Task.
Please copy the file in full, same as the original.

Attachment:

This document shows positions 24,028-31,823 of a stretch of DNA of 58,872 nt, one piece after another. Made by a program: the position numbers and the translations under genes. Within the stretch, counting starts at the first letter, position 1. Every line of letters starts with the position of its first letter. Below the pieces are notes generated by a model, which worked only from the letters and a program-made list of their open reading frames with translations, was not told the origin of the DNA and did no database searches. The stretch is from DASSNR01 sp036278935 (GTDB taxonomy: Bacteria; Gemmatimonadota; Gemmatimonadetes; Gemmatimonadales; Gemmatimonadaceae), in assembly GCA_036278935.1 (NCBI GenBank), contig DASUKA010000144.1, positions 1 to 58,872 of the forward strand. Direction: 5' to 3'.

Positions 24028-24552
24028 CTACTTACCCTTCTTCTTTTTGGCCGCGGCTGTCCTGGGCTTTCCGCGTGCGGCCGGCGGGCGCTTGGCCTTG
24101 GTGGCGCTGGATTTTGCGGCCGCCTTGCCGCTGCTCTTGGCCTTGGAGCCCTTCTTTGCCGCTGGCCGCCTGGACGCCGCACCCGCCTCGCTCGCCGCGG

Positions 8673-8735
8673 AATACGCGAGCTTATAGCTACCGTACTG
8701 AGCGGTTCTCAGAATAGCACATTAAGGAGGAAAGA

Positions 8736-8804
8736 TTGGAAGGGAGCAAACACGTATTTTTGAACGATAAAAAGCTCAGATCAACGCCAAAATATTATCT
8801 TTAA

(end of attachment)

This document shows positions 24,028-31,823 of a stretch of DNA of 58,872 nt, one piece after another. Made by a program: the position numbers and the translations under genes. Within the stretch, counting starts at the first letter, position 1. Every line of letters starts with the position of its first letter. Below the pieces are notes generated by a model, which worked only from the letters and a program-made list of their open reading frames with translations, was not told the origin of the DNA and did no database searches. The stretch is from DASSNR01 sp036278935 (GTDB taxonomy: Bacteria; Gemmatimonadota; Gemmatimonadetes; Gemmatimonadales; Gemmatimonadaceae), in assembly GCA_036278935.1 (NCBI GenBank), contig DASUKA010000144.1, positions 1 to 58,872 of the forward strand. Direction: 5' to 3'.

Positions 24028-24552
24028 CTACTTACCCTTCTTCTTTTTGGCCGCGGCTGTCCTGGGCTTTCCGCGTGCGGCCGGCGGGCGCTTGGCCTTG
24101 GTGGCGCTGGATTTTGCGGCCGCCTTGCCGCTGCTCTTGGCCTTGGAGCCCTTCTTTGCCGCTGGCCGCCTGGACGCCGCACCCGCCTCGCTCGCCGCGG

Positions 8673-8735
8673 AATACGCGAGCTTATAGCTACCGTACTG
8701 AGCGGTTCTCAGAATAGCACATTAAGGAGGAAAGA

Positions 8736-8804
8736 TTGGAAGGGAGCAAACACGTATTTTTGAACGATAAAAAGCTCAGATCAACGCCAAAATATTATCT
8801 TTAA